Velocity Reviews

Velocity Reviews (http://www.velocityreviews.com/forums/index.php)
-   Python (http://www.velocityreviews.com/forums/f43-python.html)
-   -   dicts,instances,containers, slotted instances, et cetera. (http://www.velocityreviews.com/forums/t667703-dicts-instances-containers-slotted-instances-et-cetera.html)

ocschwar@gmail.com 01-28-2009 08:38 PM

dicts,instances,containers, slotted instances, et cetera.
 
Hi, all.

I have an application that that creates, manipulates, and finally
archives on disk 10^6 instances of an object that in CS/DB terms is
best described as a relation.

It has 8 members, all of them common Python datatypes. 6 of these are
set once and then not modified. 2 are modified around 4 times before
the instance's archving. Large collections (of small lists) of these
objects are created, iterated through, and sorted using any and all of
the 8 members as sorting keys.

It neither has nor needs custom methods.

I used a simple dictionary to create the application prototype. Now I
need to speed things up.
I first tried changing to a new style class, with __slots__, __init__,
__getstate__& __setstate__ (for pickling) and was shocked to see
things SLOW down over dictionaries.

So of these options, where should I go first to satisfy my need for
speed?

0. Back to dict
1. old style class
2. new style class
3. new style class, with __slots__, with or without some nuance I'm
missing.
4. tuple, with constants to mark the indices
5. namedTuple
6. other...

Aaron Brady 01-28-2009 09:50 PM

Re: dicts,instances,containers, slotted instances, et cetera.
 
On Jan 28, 2:38*pm, ocsch...@gmail.com wrote:
> Hi, all.
>
> I have an application that that creates, manipulates, and finally
> archives on disk 10^6 instances of an object that in CS/DB terms is
> best described as a relation.
>
> It has 8 members, all of them common Python datatypes. 6 of these are
> set once and then not modified. 2 are modified around 4 times before
> the instance's archving. Large collections (of small lists) of these
> objects are created, iterated through, and sorted using any and all of
> the 8 members as sorting keys.
>
> It neither has nor needs custom methods.
>
> I used a simple dictionary to create the application prototype. Now I
> need to speed things up.
> I first tried changing to a new style class, with __slots__, __init__,
> __getstate__& __setstate__ (for pickling) and was shocked to see
> things SLOW down over dictionaries.
>
> So of these options, where should I go first to satisfy my need for
> speed?
>
> 0. Back to dict
> 1. old style class
> 2. new style class
> 3. new style class, with __slots__, with or without some nuance I'm
> missing.
> 4. tuple, with constants to mark the indices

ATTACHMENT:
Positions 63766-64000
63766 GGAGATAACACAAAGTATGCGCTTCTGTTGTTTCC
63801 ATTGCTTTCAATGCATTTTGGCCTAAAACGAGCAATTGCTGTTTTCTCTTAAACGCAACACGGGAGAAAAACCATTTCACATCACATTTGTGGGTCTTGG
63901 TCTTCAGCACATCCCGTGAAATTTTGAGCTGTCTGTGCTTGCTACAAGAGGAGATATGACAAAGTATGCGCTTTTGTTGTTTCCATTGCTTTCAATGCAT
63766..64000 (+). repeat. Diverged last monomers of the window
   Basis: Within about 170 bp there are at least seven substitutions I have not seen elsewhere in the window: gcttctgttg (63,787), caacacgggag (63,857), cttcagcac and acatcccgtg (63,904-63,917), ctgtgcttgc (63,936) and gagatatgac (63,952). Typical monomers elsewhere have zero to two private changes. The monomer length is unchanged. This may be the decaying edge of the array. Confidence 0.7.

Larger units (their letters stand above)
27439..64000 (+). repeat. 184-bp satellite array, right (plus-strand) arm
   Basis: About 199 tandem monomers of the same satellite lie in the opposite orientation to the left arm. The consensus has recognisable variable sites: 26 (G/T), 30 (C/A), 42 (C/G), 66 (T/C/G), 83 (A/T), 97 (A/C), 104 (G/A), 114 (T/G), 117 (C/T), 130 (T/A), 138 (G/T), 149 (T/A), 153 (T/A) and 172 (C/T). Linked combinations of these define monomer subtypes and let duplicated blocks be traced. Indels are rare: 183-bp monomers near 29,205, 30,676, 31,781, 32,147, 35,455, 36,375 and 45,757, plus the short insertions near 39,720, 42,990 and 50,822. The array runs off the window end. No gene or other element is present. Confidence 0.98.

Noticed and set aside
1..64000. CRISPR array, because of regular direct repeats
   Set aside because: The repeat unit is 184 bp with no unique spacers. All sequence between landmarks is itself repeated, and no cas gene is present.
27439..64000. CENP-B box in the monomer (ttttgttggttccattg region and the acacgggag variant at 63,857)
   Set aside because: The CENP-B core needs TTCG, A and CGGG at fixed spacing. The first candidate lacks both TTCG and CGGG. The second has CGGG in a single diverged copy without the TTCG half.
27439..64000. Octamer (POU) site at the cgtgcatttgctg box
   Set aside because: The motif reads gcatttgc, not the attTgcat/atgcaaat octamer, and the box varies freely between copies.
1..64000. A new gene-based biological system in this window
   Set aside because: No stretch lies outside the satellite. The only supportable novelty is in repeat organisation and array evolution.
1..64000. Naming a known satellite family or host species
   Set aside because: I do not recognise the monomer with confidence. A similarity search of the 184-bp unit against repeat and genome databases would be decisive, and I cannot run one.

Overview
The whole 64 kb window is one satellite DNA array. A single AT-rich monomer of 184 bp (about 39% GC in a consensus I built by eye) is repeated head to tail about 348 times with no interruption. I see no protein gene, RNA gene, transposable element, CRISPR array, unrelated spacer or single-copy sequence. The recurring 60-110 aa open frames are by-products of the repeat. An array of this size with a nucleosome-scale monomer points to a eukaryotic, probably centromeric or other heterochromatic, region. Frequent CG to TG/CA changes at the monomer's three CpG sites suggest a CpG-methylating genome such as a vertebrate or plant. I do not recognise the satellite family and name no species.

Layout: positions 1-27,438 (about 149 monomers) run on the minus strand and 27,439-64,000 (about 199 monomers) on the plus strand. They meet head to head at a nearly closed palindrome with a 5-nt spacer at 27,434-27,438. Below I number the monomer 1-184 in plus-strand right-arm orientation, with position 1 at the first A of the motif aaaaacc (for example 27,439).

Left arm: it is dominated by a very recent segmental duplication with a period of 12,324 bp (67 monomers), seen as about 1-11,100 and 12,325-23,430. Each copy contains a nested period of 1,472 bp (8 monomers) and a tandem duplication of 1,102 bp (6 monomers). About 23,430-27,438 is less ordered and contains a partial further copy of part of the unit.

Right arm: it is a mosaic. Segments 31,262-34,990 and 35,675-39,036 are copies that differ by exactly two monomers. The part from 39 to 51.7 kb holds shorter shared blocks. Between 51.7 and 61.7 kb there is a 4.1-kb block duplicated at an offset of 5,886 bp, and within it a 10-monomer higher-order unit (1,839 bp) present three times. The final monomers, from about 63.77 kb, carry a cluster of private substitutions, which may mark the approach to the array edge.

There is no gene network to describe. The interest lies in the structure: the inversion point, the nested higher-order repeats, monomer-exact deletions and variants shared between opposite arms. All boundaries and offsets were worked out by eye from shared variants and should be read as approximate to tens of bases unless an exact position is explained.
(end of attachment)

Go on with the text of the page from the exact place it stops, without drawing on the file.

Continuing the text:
> 5. namedTuple
> 6. other...


Hello, quoting myself from another thread today:

There is the 'shelve' module. You could create a shelf that tells you
the filename of the 5 other ones. A million keys should be no
problem, I guess. (It's standard library.) All your keys have to be
strings, though, and all your values have to be pickleable. If that's
a problem, yes you will need ZODB or Django (I understand), or another
relational DB.

There is currently no way to store live objects.

Diez B. Roggisch 01-28-2009 10:21 PM

Re: dicts,instances,containers, slotted instances, et cetera.
 
ocschwar@gmail.com schrieb:
> Hi, all.
>
> I have an application that that creates, manipulates, and finally
> archives on disk 10^6 instances of an object that in CS/DB terms is
> best described as a relation.
>
> It has 8 members, all of them common Python datatypes. 6 of these are
> set once and then not modified. 2 are modified around 4 times before
> the instance's archving. Large collections (of small lists) of these
> objects are created, iterated through, and sorted using any and all of
> the 8 members as sorting keys.
>
> It neither has nor needs custom methods.
>
> I used a simple dictionary to create the application prototype. Now I
> need to speed things up.
> I first tried changing to a new style class, with __slots__, __init__,
> __getstate__& __setstate__ (for pickling) and was shocked to see
> things SLOW down over dictionaries.
>
> So of these options, where should I go first to satisfy my need for
> speed?
>
> 0. Back to dict
> 1. old style class
> 2. new style class
> 3. new style class, with __slots__, with or without some nuance I'm
> missing.
> 4. tuple, with constants to mark the indices
> 5. namedTuple
> 6. other...


Use a database? Or *maybe* a C-extension wrapped by ctypes.

Diez

ocschwar@gmail.com 01-28-2009 11:20 PM

Re: dicts,instances,containers, slotted instances, et cetera.
 
On Jan 28, 4:50*pm, Aaron Brady <castiro...@gmail.com> wrote:
> On Jan 28, 2:38*pm, ocsch...@gmail.com wrote:
>
> Hello, quoting myself from another thread today:
>
> There is the 'shelve' module. *You could create a shelf that tells you
> the filename of the 5 other ones. *A million keys should be no
> problem, I guess. *(It's standard library.) *All your keys have to be
> strings, though, and all your values have to be pickleable. *If that's
> a problem, yes you will need ZODB or Django (I understand), or another
> relational DB.
>
> There is currently no way to store live objects.



The problem is NOT archiving these objects. That works fine.

It's the computations I'm using these thigns for that are slow, and
that failed to speed up using __slots__.

What I need is something that will speed up getattr() or its
equivalent, and to a lesser degree setattr() or its equivalent.

ocschwar@gmail.com 01-28-2009 11:23 PM

Re: dicts,instances,containers, slotted instances, et cetera.
 
On Jan 28, 5:21*pm, "Diez B. Roggisch" <de...@nospam.web.de> wrote:
> ocsch...@gmail.com schrieb:
>
>
>
> > Hi, all.

>
> > I have an application that that creates, manipulates, and finally
> > archives on disk 10^6 instances of an object that in CS/DB terms is
> > best described as a relation.

>
> > It has 8 members, all of them common Python datatypes. 6 of these are
> > set once and then not modified. 2 are modified around 4 times before